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The Competition Commission (CC) first looked into complaints about supermarket abuses of power in 1999

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Farmers will have to wait until 2012 for supermarket watchdog

Ecologist

3rd August, 2010

Government bill likely to be put forward this autumn but final body may not be up and running for another two years, admit officials

Hopes that the new Government would quickly bring in a watchdog to prevent supermarkets bullying small suppliers were dashed today as officials admitted the new body would take between 18 months and two years to set up.

Ministers have agreed to create the new body, to be known as the Groceries Code Adjudicator (GCA), but a bill to enable its formation will not be brought before Parliament until early next year.

The body will investigate anonymous complaints made by farmers or any other suppliers to supermarkets, even if they don't supply them directly. NGOs and trade bodies, such as unions, will not be able to lodge complaints but could help individual suppliers do so.

Initially, officials say, the body will attempt to 'name and shame' any supermarkets which are found to be abusing their power. If that fails to bring about a change in behaviour, the body will be able to levy fines to resolve any successful complaints made to it.

Ten years of waiting


The bully-boy tactics of supermarkets were first brought under investigation by the Competition Commission (CC) more than a decade ago, but the recommendation to create a dedicated watchdog only surfaced in August 2009. The CC said at the time that supermarkets were 'abusing their power' by passing on excessive risks or unexpected costs to their suppliers. The recommendation was accepted by previous Government earlier this year.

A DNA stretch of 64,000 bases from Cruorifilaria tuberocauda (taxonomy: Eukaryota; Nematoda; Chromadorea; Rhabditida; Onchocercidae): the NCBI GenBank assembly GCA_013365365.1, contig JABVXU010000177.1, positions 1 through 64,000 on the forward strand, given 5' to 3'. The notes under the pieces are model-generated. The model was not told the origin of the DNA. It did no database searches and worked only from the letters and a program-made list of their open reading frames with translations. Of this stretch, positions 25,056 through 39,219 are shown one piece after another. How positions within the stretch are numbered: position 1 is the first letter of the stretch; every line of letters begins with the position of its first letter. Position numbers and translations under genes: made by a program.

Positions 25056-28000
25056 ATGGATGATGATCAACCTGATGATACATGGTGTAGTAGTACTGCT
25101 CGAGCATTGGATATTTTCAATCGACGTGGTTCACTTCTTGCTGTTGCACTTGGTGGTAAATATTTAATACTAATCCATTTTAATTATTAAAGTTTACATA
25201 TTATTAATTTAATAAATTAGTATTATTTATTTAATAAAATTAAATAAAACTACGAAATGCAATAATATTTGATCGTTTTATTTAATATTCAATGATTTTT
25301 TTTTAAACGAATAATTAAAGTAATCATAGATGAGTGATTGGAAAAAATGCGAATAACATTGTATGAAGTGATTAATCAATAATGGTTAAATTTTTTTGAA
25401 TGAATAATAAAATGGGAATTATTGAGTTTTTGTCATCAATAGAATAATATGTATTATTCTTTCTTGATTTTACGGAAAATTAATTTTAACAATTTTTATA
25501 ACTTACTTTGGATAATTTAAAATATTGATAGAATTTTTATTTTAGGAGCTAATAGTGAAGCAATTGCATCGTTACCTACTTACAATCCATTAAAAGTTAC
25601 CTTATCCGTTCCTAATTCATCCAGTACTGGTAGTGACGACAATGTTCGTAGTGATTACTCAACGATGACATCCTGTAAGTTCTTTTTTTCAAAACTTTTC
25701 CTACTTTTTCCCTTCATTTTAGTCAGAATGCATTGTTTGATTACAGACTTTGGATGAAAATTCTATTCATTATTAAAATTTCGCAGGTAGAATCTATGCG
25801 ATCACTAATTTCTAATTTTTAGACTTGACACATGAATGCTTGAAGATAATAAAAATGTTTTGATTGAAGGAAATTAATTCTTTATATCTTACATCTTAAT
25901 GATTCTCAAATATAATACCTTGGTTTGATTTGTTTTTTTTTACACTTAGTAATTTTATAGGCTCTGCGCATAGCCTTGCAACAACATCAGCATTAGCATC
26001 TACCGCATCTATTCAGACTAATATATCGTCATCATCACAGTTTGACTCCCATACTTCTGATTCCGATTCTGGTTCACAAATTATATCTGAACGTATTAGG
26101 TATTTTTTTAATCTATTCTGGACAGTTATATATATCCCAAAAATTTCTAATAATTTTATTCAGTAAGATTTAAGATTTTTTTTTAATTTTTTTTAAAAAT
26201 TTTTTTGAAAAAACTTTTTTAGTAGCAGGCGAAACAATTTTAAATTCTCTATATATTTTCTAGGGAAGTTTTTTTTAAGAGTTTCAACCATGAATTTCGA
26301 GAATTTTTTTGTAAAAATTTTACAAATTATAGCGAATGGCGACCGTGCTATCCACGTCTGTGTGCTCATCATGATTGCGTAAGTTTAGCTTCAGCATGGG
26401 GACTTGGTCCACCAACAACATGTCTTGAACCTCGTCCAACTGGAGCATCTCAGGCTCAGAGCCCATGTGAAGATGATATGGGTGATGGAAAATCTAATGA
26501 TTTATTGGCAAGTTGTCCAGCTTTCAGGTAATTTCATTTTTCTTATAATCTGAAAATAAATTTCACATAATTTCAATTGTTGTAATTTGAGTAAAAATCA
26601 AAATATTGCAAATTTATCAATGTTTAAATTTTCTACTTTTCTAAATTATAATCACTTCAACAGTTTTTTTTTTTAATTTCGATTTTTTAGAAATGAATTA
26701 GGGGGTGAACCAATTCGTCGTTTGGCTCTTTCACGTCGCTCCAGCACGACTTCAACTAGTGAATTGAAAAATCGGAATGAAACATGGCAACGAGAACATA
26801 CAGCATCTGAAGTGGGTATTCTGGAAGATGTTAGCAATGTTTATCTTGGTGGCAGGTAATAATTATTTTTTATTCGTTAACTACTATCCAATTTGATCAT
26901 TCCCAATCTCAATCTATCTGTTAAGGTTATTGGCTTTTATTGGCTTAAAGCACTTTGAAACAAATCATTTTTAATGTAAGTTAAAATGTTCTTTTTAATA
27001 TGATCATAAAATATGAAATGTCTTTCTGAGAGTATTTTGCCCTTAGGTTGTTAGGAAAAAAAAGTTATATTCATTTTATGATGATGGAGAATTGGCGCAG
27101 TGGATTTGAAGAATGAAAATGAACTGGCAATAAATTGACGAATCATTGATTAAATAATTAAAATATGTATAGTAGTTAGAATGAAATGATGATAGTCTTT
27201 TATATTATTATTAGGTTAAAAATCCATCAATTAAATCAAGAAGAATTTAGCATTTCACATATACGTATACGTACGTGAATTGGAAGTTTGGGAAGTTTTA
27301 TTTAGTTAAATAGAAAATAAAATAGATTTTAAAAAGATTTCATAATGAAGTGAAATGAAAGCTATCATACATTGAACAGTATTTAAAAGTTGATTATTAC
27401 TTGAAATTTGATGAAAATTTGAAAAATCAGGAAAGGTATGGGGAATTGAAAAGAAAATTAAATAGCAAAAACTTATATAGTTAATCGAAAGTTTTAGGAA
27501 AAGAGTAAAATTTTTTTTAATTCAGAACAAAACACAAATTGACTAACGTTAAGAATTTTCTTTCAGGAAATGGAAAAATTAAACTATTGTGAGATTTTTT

All three main parties committed in their election manifestos to creating an independent watchdog. However, major retailers strongly opposed the move saying it was an 'unnecessary quango' that would allow larger suppliers to put pressure on supermarkets, for which consumers would ultimately foot the bill.

'The existing code of practice was strengthened and extended as recently as February,' said the British Retail Consortium, which represents major retailers. 'It now applies to all the top ten biggest grocery retailers. It gives suppliers more protection and a new right to independent arbitration to resolve disputes. Its effectiveness over several years should be assessed before any decision to introduce further regulation.'

Not an ombudsman

Food and farming minister Jim Paice said that the new adjudicator would 'help strike the right balance between farmers and food producers getting a fair deal, and supermarkets ensuring their customers can get the high-quality British food they want at a price they can afford.'

He also explained that the body would be known as the Groceries Code Adjudicator not, as previously suggested, an 'ombudsman'. An ombudsman normally provides effective redress mechanisms for individual consumers and citizens, but the new body will be dealing with business-to-business relationships within the groceries supply chain.

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